The ability to care for oneself.

Exemplary Mastery Developing
Emotional and physical wellness are optimized and shows strengthening; no negative impacts on personal or professional well-being Emotional and physical wellness are prioritized; no negative impacts on personal or professional well-being Emotional and physical wellness show signs of neglect; personal and professional well-being suffers at stressful times
Beginning Incomplete Missing
Emotional and physical wellness not a priority; personal and professional well-being suffers most of the time Serious concerns about emotional and physical wellness priorities; damaging personal and professional impacts are evident Shows disregard for self and others

Work Effort and Collaboration

The ability to work and collaborate effectively.

Exemplary Mastery Developing
Inspiring. At the level of design leaders and innovators Strong. Consistent with professional practice Adequate. University-level student effort
Beginning Incomplete Missing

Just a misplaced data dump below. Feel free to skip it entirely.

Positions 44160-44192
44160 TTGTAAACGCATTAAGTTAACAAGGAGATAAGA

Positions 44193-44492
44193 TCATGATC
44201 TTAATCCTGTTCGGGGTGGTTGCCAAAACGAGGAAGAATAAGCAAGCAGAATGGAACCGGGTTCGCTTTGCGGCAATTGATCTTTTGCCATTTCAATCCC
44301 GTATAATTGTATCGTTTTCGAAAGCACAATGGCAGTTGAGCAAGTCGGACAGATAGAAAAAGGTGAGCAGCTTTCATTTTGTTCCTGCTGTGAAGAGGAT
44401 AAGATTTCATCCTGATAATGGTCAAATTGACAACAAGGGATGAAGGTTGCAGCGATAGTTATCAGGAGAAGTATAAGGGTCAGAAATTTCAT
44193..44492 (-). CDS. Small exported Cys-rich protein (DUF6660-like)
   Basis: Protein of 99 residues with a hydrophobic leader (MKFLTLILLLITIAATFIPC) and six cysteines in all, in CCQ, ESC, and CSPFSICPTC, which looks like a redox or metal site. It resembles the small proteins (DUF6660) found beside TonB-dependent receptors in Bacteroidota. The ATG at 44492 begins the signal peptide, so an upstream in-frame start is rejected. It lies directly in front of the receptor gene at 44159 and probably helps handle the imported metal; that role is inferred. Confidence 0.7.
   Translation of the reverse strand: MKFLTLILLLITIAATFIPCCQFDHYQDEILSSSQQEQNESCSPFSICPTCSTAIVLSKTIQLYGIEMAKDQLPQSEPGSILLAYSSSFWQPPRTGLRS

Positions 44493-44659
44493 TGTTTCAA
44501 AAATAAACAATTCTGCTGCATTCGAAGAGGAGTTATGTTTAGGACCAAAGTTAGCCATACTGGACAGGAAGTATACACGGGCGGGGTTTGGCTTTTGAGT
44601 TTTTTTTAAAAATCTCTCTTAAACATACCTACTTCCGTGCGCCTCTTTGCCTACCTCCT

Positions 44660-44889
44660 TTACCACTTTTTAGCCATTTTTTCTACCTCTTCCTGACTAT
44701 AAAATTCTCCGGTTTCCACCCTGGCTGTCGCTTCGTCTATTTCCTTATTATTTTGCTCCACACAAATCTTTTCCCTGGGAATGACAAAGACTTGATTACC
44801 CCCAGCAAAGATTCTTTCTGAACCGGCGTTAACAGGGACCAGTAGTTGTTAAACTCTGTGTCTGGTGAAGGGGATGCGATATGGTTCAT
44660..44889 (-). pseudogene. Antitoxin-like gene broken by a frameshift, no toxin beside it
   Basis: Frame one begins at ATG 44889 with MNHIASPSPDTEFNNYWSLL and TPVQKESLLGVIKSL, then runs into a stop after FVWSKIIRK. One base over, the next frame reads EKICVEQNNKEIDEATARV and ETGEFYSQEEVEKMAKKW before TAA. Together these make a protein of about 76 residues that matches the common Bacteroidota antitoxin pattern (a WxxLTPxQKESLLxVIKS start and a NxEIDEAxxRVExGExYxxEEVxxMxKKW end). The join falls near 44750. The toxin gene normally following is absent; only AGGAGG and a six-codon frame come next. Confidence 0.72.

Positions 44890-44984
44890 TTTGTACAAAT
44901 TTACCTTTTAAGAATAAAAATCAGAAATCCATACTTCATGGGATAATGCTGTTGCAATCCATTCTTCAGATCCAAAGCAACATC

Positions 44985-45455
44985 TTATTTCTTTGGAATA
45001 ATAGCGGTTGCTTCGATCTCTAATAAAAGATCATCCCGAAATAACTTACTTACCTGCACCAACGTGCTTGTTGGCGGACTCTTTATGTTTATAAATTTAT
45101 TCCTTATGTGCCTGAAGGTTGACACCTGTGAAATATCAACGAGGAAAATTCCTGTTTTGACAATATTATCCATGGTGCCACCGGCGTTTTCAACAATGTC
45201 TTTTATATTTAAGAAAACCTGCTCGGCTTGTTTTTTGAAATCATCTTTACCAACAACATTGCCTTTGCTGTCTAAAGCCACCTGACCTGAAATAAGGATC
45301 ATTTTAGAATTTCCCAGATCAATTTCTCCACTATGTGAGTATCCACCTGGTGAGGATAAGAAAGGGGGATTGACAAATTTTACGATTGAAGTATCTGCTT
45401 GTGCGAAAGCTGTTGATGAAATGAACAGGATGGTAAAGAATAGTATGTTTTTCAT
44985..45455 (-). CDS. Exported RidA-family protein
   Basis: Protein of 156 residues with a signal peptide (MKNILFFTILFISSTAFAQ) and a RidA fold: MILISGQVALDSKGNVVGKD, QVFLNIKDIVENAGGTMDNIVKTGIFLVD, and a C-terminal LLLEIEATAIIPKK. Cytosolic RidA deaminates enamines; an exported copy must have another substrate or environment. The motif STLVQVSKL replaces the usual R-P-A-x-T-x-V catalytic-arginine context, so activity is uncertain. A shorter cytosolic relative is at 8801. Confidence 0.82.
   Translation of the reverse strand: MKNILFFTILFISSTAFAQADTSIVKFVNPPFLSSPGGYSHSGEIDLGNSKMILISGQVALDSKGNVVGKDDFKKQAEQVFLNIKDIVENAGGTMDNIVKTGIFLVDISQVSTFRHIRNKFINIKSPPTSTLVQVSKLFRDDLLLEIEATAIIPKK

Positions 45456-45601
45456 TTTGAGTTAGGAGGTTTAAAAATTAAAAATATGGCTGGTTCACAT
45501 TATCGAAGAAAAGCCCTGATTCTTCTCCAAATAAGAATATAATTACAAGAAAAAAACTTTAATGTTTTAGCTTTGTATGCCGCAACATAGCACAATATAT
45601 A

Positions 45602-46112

Weak. Leaves tasks unfinished and creates work for others Inconsistent. Impedes others’ work and creates problems Refuses to work or participate

Writing: Draft

The ability to develop productive written drafts.

Exemplary Mastery Developing
Eloquent presentation of concepts; no errors; content reveals enlightening insights; arguments supported by many different viewpoints; very few refinements needed Structure and concepts are smoothy sequenced; very few errors; content is understandable and reveals new insights; well-supported arguments; minor refinements needed Structure needs refinement but concepts are in place; some errors; content reveals a few new insights; arguments need evidential support; some refinements needed
Beginning Incomplete Missing
Lacks consistent flow of ideas; concepts are fuzzy; many errors; content repeats what has been done before; arguments are not well supported; many refinements needed Difficult to follow and concepts are vague or missing; errors are distracting; content is incomplete and reveals no new thinking; assumptive arguments with very little support; complete revision or rewrite necessary Draft not turned in

Notice how each of these descriptions is fairly general? They were designed that way. The assessment and performance guidelines are just that—guidelines. Learning objectives and the one-point rubric are best understood in action.

Designing for Relatedness